This provides a sort of twisted fate for GPT wrapper companies, as the more you scale and succeed, the more you are proving the efficacy of your core premise, and the more likely it is for OpenAI to take it and build it into ChatGPT natively, meaning you suffer from your own success


Data privacy and subprocessors

A less often talked about issue of ChatGPT wrapper companies is that by shipping data to OpenAI, they don’t have control over how that data is used or stored.

For example, imagine a GPT wrapper company that provides a chatbot for medical device repairs. This company is technically sending private medical information to a separate company, with no control over how they use or store that data at all. In fact, OpenAI may choose to use that data to train their next generation models, and there is nothing the wrapper company can do to promise their clients that this won’t happen.

I predict there are going to be some serious lawsuits soon over this exact phenomenon as companies bring the OpenAI API into their tech stack and forget to update their subprocessor lists in their terms of service.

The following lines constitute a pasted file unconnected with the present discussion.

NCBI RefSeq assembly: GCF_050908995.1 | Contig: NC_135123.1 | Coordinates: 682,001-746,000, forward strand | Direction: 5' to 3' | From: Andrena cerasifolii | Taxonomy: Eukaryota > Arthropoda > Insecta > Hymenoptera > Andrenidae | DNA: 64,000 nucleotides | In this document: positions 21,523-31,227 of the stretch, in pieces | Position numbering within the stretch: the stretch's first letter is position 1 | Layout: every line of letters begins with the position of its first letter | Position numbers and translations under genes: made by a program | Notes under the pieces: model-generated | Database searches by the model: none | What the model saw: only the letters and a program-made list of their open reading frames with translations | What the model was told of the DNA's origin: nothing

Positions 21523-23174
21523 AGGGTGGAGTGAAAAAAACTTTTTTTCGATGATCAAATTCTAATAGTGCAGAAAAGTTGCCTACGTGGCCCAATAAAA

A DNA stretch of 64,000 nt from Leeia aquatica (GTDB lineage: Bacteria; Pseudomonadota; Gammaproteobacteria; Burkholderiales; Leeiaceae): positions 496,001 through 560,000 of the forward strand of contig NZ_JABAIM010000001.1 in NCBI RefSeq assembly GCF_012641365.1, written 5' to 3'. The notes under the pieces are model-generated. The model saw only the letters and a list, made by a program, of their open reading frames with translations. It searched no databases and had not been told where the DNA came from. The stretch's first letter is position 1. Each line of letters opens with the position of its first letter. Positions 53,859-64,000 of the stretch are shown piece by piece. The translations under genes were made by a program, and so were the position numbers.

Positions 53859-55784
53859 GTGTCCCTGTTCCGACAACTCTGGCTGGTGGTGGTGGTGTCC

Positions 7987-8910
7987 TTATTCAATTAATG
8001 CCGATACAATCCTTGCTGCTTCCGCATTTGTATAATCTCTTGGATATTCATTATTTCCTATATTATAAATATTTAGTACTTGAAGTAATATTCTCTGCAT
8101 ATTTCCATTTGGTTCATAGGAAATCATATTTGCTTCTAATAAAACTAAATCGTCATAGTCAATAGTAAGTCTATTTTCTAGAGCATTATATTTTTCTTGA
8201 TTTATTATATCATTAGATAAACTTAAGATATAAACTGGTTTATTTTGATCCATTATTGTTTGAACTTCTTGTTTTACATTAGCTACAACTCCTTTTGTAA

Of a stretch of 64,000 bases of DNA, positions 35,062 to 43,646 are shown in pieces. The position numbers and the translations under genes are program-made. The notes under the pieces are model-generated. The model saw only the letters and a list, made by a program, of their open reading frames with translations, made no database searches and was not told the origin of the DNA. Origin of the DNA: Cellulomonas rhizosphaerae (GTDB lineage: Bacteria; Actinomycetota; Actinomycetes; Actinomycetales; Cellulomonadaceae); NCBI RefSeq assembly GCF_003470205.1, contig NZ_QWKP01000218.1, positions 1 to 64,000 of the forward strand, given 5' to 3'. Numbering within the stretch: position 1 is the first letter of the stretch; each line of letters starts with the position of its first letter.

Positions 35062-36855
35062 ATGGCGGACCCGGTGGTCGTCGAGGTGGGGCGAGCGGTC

The case for ChatGPT wrapper companies

Uber is a Google Maps wrapper

Innovation breeds innovation. A landmark technological breakthrough like ChatGPT was naturally going to spawn thousands of other companies and millions of investment dollars. This is how “ecosystems” are built, and is a relatively common phenomenon with other APIs. 

For example, Uber is a company with a market cap of $97.58B at the time of writing and uses the Google Maps API for its core maps functionality. 

In fact, Uber is a good case study for mitigating some of the negative side effects of using an API.

Google actually hiked their API price and Uber stopped using the API for a while, switching to MapBox for a bit, until Google simplified the API pricing again, allowing Uber to switch back.

This goes to show that having an exit plan or backup can be invaluable for wrapper companies, and allow them to increase their validity and attractiveness to investors. 

Using an API can be a way to bootstrap and get first movers advantage


Speed is everything for startups. Investors want to see product velocity and they want to see it early.